It will be a wakeup call for many as moratoriums on foreclosures and some debt collection come to an end.
Experts describe how to manage and survive what's coming next month.
The next few weeks mark the beginning of serious financial uncertainty for millions of people. A slew of debt -- from income tax payments to several months of rent- are going to be due at the same time.
“It is going to be a perfect storm of financial difficulty for many many people,” said Andrea Bopp Stark, an attorney at the National Consumer Law Center.
She is trying to help people prepare and has three steps anyone can take.
Step 1: Sit down and create a list of top priority bills and debt to pay.
"People are going to be barraged with debt collectors calling and trying to get them to pay on a medical debt or a credit card debt, but those debts are less important."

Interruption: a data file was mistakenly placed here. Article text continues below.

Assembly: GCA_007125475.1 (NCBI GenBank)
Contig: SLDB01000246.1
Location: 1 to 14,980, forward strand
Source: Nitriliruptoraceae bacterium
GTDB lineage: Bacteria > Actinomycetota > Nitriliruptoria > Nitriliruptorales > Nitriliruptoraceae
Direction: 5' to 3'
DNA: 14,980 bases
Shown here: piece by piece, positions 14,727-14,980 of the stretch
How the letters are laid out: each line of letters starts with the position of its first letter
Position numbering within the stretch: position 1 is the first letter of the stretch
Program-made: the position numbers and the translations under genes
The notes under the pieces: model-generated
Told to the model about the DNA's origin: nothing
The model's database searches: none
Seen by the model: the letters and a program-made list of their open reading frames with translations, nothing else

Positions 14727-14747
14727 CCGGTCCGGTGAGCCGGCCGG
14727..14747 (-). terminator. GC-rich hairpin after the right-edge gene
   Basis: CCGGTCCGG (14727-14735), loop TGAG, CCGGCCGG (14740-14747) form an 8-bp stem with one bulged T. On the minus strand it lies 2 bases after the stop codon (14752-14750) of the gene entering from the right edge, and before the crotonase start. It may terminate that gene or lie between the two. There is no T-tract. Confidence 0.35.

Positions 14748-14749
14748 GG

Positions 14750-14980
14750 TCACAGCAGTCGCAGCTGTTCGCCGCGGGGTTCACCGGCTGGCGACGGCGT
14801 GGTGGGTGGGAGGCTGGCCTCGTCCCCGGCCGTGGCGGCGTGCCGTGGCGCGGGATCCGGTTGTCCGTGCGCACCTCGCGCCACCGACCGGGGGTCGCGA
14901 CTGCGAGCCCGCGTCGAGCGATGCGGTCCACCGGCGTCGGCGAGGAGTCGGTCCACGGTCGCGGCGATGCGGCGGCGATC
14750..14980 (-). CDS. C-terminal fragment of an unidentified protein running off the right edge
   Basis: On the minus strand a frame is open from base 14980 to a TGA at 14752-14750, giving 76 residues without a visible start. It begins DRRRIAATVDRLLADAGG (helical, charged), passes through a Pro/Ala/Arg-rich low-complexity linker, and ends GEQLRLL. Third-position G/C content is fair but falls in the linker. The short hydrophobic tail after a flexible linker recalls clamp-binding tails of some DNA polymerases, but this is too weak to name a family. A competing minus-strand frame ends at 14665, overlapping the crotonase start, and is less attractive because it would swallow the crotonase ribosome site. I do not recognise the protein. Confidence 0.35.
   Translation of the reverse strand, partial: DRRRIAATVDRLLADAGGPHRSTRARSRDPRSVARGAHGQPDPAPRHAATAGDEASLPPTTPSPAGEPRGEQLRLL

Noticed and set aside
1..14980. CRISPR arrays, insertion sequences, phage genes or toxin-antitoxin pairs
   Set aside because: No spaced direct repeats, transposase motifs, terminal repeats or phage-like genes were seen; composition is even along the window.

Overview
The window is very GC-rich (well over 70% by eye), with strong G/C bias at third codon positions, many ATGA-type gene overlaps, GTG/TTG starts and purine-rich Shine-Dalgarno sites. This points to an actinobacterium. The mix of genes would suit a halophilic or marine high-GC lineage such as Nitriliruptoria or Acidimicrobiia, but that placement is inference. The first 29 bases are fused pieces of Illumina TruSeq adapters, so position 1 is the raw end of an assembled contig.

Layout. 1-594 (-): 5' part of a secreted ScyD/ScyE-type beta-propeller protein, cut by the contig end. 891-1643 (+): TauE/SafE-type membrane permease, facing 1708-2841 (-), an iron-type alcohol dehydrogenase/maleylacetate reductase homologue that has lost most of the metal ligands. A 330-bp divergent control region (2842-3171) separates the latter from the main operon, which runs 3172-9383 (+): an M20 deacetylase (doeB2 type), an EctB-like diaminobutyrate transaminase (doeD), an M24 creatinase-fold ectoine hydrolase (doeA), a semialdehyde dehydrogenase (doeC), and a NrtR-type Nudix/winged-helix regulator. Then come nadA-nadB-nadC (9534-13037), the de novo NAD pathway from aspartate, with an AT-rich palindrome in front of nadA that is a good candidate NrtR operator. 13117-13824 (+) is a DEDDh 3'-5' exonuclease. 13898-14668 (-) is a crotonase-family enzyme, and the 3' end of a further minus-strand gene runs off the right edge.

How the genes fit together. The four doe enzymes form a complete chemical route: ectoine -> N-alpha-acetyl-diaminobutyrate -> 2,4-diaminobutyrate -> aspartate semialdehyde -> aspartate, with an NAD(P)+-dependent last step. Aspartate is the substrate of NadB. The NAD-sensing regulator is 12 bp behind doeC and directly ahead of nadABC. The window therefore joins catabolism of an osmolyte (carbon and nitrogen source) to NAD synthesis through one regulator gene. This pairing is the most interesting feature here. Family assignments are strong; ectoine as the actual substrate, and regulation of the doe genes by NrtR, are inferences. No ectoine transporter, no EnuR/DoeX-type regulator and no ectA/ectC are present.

“Pay debts that if you didn't pay them it would cause immediate harm to your family. So those are things like your rent and a car payment, especially if you need your car to go to work. If you have a judgement against you, a court judgement against you for a debt it is important to try and make a payment plan to pay that because creditor could issue a garnishment against your wages."
Step 2: Contact your lender to make a payment plan on those priority debts.
"We are seeing data come in that there are people who are delinquent and don't have a forbearance agreement, when they could very easily be in a forbearance agreement. I know wait times on the phone are horrible right now, but you have to be persistent.”
Step 3: Find a way to stick to your list.
"It may sound obvious but if you have it on paper you have created a budget,” she said. “Stick that to the refrigerator or wherever. Then you know these are the priority spending items and if your son or daughter say 'Oh I want this or that,’ 'no look at the fridge these are our priority spending items sorry."
Because every situation may not be as easy as 1,2,3, the NCLC has now made its in-depth guide to "surviving debt."
It’s free at nclc.org.
It has letters to send to debt collectors and hundreds of pages of help to get you through this tough time.